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Archive for October, 2010

Yes, Microsoft Press and Charles Petzold are giving this great book for free.

This book is great, since covers both Silverlight and XNA development on the WP7 platform.

You may want to buy the paper book at the stores.

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I’ve found the following best practices watching some videos on Channel9. Thanks to Leon Welicki for sharing these tips:

endpoint.tv – Workflow and Custom Activities – Best Practices

Base Classes:

  1. DO use the designer to declaratively author an activity when you want to define it  visually composing other activities
  2. DO derive from Activity to declaratively author an activity in code when requiring non-designer-supported concepts
    1. ActivityDelegate, child activities, and validation
  1. DO derive from CodeActivity when you want to write imperative code that…
    1. Executes in a single pulse of execution
    2. Does not need to schedule other activities
    3. Does not need advanced WF Runtime features
    4. Does not need to execute async

      4. DO derive from AsyncCodeActivity if the work has to be done asynchronously

  1. DO derive from NativeActivity when you want to write imperative code that…
    1. Executes in multiple pulses – Bookmarks
    2. Schedules other activities
    3. Needs advanced WF Runtime features
  1. DO NOT use NativeActivity to author activities that do not require capabilities of the WF Runtime (use CodeActivity instead)
  2. PREFER using activity composition
  3. Use Code/NativeActivity only when the activity can’t be more easily defined in terms of existing Activities
  4. DO use the derivatives of Activity<TResult> to author activities with a return value

During Runtime:

  1. DO NOT make blocking calls in an activity
  2. DO perform I/O operations off the scheduler thread
    1. Use the asynchronous activity pattern

i. DO NOT do your own thread spawning in your activity (e.g. don’t do Thread.Start)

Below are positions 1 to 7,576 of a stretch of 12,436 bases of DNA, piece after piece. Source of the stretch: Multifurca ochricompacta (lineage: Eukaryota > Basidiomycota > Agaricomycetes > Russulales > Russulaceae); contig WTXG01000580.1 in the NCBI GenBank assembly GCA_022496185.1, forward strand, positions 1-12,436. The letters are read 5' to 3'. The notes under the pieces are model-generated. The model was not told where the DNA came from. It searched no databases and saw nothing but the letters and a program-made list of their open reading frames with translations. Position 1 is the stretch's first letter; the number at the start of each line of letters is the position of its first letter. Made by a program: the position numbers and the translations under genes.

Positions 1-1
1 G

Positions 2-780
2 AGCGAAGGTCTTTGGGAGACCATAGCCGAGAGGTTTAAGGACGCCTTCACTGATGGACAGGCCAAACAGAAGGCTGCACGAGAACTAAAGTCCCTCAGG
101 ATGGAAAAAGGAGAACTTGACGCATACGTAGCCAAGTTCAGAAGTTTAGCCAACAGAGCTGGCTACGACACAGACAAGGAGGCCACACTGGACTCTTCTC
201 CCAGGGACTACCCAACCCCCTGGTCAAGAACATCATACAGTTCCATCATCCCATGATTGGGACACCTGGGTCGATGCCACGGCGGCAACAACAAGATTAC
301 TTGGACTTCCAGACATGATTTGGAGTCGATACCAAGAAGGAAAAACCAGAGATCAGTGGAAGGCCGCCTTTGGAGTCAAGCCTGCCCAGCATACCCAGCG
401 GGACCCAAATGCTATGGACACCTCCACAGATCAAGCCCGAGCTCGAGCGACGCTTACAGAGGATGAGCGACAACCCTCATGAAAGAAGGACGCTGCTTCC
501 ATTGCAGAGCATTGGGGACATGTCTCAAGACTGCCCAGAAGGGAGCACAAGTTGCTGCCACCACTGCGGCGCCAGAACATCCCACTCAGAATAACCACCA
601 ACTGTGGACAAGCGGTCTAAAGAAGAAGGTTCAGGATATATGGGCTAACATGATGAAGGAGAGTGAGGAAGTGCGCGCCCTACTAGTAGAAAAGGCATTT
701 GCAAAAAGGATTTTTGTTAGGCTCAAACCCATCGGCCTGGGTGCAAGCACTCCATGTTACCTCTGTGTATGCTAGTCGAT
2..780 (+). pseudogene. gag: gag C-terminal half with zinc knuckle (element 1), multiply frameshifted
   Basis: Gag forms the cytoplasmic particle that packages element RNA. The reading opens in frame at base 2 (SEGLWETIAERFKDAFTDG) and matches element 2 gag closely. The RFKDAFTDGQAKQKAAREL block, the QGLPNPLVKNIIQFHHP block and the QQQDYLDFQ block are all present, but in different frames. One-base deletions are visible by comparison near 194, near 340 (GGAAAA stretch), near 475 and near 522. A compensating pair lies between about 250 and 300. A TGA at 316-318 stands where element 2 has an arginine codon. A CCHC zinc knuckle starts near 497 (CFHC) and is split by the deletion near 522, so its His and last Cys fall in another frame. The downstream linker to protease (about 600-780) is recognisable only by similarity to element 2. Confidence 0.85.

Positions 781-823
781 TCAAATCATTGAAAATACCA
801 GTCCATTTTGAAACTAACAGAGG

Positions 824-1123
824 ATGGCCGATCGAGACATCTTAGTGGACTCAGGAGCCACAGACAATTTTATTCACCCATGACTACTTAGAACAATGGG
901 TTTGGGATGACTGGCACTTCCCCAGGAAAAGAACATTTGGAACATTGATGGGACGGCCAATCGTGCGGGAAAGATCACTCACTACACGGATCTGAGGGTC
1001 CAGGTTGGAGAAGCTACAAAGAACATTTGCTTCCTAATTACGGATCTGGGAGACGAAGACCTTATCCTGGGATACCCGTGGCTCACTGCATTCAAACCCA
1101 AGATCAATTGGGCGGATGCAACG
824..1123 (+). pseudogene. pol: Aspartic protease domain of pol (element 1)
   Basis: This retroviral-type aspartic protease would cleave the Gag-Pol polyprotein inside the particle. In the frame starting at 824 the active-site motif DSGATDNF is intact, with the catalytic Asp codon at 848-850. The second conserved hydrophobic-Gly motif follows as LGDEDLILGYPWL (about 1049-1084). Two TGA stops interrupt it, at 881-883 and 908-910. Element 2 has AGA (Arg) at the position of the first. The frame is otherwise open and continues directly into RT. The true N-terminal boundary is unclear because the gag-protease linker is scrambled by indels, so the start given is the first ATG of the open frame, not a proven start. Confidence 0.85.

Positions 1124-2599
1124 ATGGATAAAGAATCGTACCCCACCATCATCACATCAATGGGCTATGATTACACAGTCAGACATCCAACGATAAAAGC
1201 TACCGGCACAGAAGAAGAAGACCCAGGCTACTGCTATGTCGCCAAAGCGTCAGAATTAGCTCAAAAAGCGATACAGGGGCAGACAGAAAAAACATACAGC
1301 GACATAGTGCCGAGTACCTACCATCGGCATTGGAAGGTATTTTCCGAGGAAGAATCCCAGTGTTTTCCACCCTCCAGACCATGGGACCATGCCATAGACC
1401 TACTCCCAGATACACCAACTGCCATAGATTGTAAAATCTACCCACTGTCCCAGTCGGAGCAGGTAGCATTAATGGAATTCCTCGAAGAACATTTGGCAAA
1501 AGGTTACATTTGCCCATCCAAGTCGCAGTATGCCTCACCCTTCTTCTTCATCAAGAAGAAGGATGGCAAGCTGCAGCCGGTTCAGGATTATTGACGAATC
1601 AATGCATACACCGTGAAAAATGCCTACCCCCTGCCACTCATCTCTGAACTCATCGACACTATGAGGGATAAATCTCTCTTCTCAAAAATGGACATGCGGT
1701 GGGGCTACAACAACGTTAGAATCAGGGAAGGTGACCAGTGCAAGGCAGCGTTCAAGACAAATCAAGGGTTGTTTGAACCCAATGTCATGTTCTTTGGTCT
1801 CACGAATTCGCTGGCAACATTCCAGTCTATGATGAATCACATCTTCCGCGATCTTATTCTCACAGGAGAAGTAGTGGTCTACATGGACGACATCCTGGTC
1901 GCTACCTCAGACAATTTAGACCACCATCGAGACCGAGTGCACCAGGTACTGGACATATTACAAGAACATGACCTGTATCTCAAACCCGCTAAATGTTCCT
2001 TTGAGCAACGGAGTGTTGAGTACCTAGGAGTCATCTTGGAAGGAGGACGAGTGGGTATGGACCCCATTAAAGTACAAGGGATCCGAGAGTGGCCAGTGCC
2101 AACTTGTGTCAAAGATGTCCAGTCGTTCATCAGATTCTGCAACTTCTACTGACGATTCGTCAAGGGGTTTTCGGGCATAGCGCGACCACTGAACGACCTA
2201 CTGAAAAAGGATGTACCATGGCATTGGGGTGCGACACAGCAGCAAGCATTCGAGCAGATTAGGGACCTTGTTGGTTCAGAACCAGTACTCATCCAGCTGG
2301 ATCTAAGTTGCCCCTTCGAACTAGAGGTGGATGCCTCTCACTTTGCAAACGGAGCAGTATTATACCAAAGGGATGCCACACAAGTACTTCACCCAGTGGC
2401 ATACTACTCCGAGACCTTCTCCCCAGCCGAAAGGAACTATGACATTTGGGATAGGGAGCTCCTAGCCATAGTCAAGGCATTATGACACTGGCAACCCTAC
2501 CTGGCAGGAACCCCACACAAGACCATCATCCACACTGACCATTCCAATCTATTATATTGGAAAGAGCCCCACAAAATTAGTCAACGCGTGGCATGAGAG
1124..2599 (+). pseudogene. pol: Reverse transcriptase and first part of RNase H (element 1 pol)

1. DO ENSURE that the types of all your arguments and variables are serializable
    1. Exception: type only used in a NoPersistZone
  2. If implementing custom cancelation logic…
    1. DO make sure the instance is left in a consistent state.
    2. DO NOT cancel the activity if the associated work cannot be canceled.
  1. If the operation you are performing is cancelable, DO support cancelation with your activity.

Performance:

  1. CONSIDER overriding CacheMetadata to avoid reflection
  2. CONSIDER caching callback delegates if will be used more than once
  3. CONSIDER limiting variable access (invoke Get only once)
  4. CONSIDER declaring variables as tightly scoped as possible

Activity Design: Properties vs. Arguments vs. Activities

  1. DO use Arguments for expressions that are evaluated once before executing the activity
    1. e.g. If.Condition; WriteLine.Text
  2. DO use Activity<TResult> for expressions that may be evaluated more than once
    1. e.g. While.Condition
    2. DO use CLR Property for things that don’t change for all instances of an activity

i. e.g. InvokeMethod.MethodName

Activity Design: Body vs Children

  1. DO use a Body activity in an activity that schedules a single child (e.g. While, CancellationScope, TransactionScope)
    1. DO add Children-like property if the activity coordinates the execution of its children (e.g. Sequence, Parallel)